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This One Restaurant Trick Makes You Drink More Wine, New Study Says

A heads-up on this subtle strategy can help you avoid over-spending (and maybe also a hangover).
Wine

Getting back out to your favorite restaurants is exciting… but before you take a seat and relax with a good glass of wine, a study has revealed one subtle strategy some restaurants use to keep you drinking (and spending).

Get ready to say When. Shortly before the start of the pandemic, the University of Cambridge conducted a study funded by the U.K.'s National Institute of Health Research (NIHR). Recognizing that alcohol is the fifth-largest factor leading to early death in high income countries and the seventh world-wide, and that wine glass size has doubled in the U.K. since 1990, the researchers noted that one realm where it may be possible to regulate how much individuals drink is in restaurants.

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The research team performed a meta-analysis using data they'd collected since 2015. Their discovery was that when a dining establishment served wine in 12.5-ounce glasses, wine sales increased by 7.3%. Conversely, serving in an eight-ounce glass caused wine sales to plummet by 9.6%.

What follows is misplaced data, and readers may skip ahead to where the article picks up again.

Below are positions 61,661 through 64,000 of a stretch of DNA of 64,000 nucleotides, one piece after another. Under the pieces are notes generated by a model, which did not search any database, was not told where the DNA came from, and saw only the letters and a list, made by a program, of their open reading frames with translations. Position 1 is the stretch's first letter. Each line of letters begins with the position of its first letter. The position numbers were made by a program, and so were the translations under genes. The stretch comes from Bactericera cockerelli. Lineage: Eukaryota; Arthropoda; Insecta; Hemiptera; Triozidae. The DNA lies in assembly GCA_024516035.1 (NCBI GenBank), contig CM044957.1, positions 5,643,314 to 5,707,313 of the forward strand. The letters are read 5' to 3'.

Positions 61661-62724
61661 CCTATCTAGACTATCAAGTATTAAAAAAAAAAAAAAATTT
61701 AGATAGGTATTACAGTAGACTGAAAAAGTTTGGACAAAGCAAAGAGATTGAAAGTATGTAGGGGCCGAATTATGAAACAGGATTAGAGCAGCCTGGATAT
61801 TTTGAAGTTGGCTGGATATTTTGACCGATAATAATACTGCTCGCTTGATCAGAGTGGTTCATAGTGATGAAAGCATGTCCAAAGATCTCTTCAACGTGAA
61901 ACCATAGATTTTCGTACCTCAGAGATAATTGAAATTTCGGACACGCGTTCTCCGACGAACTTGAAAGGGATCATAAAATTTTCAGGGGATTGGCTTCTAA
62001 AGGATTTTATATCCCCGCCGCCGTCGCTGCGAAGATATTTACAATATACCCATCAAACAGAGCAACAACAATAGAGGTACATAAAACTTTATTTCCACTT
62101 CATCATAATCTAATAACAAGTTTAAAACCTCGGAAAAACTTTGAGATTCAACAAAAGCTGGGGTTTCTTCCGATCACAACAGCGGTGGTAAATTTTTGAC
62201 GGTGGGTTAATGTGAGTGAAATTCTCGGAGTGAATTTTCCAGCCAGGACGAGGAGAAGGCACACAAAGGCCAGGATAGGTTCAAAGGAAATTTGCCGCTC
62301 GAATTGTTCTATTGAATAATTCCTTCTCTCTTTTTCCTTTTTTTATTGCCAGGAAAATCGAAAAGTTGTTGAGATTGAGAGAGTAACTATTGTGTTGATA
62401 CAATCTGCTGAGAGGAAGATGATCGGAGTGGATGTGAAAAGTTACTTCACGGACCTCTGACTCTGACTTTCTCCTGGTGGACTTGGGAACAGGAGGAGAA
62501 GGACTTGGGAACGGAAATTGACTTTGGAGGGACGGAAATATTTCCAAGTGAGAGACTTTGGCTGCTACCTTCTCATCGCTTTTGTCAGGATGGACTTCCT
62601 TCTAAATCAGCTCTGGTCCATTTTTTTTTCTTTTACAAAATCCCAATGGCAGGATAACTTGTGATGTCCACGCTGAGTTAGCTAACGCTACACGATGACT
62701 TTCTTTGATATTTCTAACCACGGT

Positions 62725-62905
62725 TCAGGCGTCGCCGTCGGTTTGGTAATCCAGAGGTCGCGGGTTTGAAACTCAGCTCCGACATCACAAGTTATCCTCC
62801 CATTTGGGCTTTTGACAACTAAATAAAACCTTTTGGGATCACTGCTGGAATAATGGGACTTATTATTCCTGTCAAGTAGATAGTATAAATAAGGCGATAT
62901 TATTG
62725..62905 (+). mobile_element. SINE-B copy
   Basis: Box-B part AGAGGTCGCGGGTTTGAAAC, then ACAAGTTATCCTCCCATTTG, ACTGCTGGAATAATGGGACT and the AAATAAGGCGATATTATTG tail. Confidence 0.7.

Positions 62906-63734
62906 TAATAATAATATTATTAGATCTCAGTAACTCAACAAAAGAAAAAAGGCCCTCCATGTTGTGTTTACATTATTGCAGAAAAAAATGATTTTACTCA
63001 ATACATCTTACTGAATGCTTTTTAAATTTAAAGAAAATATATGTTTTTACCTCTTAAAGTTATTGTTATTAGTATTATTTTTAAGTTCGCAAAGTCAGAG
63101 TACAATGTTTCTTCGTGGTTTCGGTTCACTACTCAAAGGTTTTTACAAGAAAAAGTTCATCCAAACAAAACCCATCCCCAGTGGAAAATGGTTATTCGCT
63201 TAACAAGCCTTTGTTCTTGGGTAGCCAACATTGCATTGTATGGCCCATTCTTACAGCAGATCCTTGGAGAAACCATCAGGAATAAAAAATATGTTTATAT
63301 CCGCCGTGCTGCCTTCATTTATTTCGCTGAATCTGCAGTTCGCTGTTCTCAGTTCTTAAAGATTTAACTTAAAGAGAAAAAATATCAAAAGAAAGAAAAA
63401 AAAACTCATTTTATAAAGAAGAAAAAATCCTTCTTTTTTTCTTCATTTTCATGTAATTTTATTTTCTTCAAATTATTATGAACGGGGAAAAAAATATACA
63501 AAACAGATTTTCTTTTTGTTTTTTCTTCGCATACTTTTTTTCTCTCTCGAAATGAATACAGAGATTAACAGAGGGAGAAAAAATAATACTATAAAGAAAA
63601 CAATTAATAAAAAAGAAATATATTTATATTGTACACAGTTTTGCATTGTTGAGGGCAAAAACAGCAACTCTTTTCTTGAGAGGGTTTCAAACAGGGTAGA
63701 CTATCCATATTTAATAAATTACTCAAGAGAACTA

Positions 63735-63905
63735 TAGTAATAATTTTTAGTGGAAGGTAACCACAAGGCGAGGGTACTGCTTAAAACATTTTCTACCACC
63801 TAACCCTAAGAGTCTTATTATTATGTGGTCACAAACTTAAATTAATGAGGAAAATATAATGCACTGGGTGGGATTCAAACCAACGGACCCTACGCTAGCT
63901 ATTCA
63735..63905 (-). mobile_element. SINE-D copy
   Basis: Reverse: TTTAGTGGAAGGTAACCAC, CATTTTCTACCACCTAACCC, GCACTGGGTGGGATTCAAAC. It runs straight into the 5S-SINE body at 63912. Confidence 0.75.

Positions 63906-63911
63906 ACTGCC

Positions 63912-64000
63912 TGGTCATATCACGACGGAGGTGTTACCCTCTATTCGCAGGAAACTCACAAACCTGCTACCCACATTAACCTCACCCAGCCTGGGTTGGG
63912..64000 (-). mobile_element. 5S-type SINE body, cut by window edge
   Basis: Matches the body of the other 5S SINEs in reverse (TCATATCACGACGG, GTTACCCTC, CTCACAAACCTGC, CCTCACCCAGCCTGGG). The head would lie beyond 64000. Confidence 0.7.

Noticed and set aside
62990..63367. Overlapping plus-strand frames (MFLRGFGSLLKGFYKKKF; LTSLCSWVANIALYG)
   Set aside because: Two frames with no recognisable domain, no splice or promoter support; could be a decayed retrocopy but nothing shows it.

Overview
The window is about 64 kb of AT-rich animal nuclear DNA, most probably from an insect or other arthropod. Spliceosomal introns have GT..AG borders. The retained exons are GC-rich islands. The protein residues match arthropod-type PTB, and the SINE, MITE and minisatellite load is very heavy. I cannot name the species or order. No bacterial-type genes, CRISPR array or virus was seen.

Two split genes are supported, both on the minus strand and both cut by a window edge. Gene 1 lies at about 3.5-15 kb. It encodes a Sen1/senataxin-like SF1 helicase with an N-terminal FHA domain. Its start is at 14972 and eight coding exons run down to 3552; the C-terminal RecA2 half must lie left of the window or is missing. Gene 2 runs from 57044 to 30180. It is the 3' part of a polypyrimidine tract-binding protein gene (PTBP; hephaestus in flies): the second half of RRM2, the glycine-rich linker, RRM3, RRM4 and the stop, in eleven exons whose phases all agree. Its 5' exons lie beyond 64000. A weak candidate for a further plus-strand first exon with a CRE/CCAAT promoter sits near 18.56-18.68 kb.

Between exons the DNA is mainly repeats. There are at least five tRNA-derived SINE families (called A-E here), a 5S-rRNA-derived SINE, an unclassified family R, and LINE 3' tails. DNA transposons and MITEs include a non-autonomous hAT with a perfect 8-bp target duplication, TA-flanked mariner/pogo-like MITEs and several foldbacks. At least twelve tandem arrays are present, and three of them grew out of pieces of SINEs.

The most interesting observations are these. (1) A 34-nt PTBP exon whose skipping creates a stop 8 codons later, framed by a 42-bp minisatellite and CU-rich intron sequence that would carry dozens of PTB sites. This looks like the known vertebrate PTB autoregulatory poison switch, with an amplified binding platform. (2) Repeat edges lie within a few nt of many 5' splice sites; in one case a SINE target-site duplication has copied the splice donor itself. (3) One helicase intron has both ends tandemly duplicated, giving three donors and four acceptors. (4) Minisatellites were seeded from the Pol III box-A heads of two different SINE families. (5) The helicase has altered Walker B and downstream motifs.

Note the study looked at the glass capacities but didn't seem to specify how full the wine glasses got. It seems from a perception standpoint, this is exactly part of the trick. Many restaurants consider a five-ounce or eight-ounce pour to be standard. (At some restaurants, you even get a choice between the two.) In a smaller glass, a five- or eight-ounce pour would make the glass look fuller, while a significantly larger bowl of the glass naturally makes the glass appear more empty. This can deliver the perception of a modest pour inside the glass, which may encourage the consumer to invite the server to keep it coming.

Professor Ashley Adamson, Director of the NIHR School of Public Health Research, commented: "We all like to think we're immune to subtle influences on our behaviour—like the size of a wine glass—but research like this clearly shows we're not … This important work helps us understand how the small, everyday details of our lives affect our behaviors and so our health." Adamson added, "Evidence like this can shape policies that would make it easier for everyone to be a bit healthier without even having to think about it."

It's a fleeting choice when the server is standing over your table—but if they give you the option between wine serving sizes, this may be a good reason to make the conscious choice and opt for the smaller one.

Also don't miss what new data shows is the country that drinks the most wine.

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Krissy Gasbarre
Krissy is a senior news editor at Eat This, Not That!, managing morning and weekend news related nutrition, wellness, restaurants and groceries (with a focus on beverages), and more. Read more